There was only one destination for me in Cleveland last weekend–the Rock and Roll Hall of Fame. A child of rock, I was intrigued to explore this fascinating building on the shores of Lake Erie.
With the triangular shape like the Louvre and the rectangular and circular sections, it was like opposing forces thrown together. A bit like the history of rock, with many types of music combined, perhaps? I hoped to take many more photos to include here, but cameras were not allowed in most areas of the building.
It was stimulation overload, as we spent almost 3 hours wandering through the exhibits that choronicled the evolution of rock music. First were the roots of rock, which included gospel, blues, country and folk music playing homage to many performers who laid the tracks for the rock singers. I was surprised how many of the singers–some forgotten until now–were black (and some women!) in the early 1900’s who spent their lives in both the south and Chicago. Gave me a better appreciation for the blues of my hometown.
We listened for a long time to 500 songs from influential albums, and I laughed at the video compilations of preachers, politicians and tv announcers disparaging the influence of rock. Where was the Steve Dahl disco demolition? The videos were all from the mid-90’s; they could probably use some updating.
Each exhibit showed an era of rock, be it an wall or an entire room encased with memorabelia–clothing, instruments, actual song lyrics, invoices from different eras, TV screens playing music, fabulous photography, automobiles, awards, and several short films.
I grew up an avid Elvis fan, so I really enjoyed the large space dedicated to the King–with accounting sheets from his concerts, hotel bills, one of his cars, clothing through the eras, and some personal notes. And I learned to appreciate Janis Joplin (loved her car!) and Jimmy Hendrix (his costmes and kitsch drawings drew me in) more. Though I have never really liked their music–though can appreciate their artistry and influence. Pieces of Otis Redding’s crashed plane gave me a chill.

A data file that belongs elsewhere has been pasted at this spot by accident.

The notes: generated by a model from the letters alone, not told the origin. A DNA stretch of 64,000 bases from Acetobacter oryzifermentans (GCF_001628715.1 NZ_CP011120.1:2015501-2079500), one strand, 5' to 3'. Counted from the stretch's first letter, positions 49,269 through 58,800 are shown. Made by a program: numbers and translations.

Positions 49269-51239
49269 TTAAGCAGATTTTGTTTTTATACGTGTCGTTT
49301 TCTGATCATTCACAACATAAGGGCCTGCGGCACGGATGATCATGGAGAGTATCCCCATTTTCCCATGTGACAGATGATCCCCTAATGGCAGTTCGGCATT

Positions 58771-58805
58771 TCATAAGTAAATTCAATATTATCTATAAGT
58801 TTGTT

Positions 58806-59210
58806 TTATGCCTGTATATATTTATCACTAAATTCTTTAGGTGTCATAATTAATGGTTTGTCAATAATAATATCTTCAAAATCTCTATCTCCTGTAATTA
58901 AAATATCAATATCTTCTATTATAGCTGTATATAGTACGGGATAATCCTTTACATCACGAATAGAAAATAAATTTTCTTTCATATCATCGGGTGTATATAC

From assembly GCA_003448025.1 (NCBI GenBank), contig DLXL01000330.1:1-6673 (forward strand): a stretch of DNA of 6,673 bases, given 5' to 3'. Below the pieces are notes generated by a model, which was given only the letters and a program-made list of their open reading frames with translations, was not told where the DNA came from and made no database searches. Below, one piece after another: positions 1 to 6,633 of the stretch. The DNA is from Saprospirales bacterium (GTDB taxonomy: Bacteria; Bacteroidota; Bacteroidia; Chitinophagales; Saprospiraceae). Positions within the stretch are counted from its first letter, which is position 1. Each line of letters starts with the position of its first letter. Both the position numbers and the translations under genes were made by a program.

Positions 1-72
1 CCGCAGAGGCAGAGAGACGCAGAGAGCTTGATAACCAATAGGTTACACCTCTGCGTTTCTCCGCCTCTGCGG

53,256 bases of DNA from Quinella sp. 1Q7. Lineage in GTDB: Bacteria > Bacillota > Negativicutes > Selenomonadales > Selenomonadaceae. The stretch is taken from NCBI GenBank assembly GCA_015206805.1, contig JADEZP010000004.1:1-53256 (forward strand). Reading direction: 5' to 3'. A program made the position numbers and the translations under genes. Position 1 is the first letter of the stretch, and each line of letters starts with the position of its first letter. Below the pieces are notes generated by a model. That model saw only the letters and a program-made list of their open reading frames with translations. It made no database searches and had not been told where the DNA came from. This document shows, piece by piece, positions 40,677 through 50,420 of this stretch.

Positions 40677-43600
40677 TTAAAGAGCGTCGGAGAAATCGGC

We wrapped up the lower level looking at costumes from some of the inductees–Madonna, U2, Bowie, Michael Jackson, ZZ Top among others. My main complaint of the main level would be that it was a bit dark. They also had pillars with white writing throughout, and it was hard to read the words at the bottom of the pillars.
We walked a little more quickly through the other floors, which included an exhibit on the creation of the electric guitar, paying homage to Les Paul; the architects of rock and roll; a collection of early sound equipment; and a special exhibit on making the film Help!. We did pause a while at the Pink Floyd The Wall.
Several months ago we saw an exhibit on album art (4/15 post), and having recently read Eric Clapton’s biography (4/30 post), I feel I can much better discuss the music I have listened to and has influenced me throughout my life. Of course, after we left the museum we discussed who wasn’t represented that we thought were missing–KISS (for my husband), Elton John among others. But all in all, it was a pretty fascinating place…if you like rock and roll. I think my kids could have been bored and rushed me though; when they are older, they will appreciate it more. It would be amazing to someday see the inductees perform there some day, too. C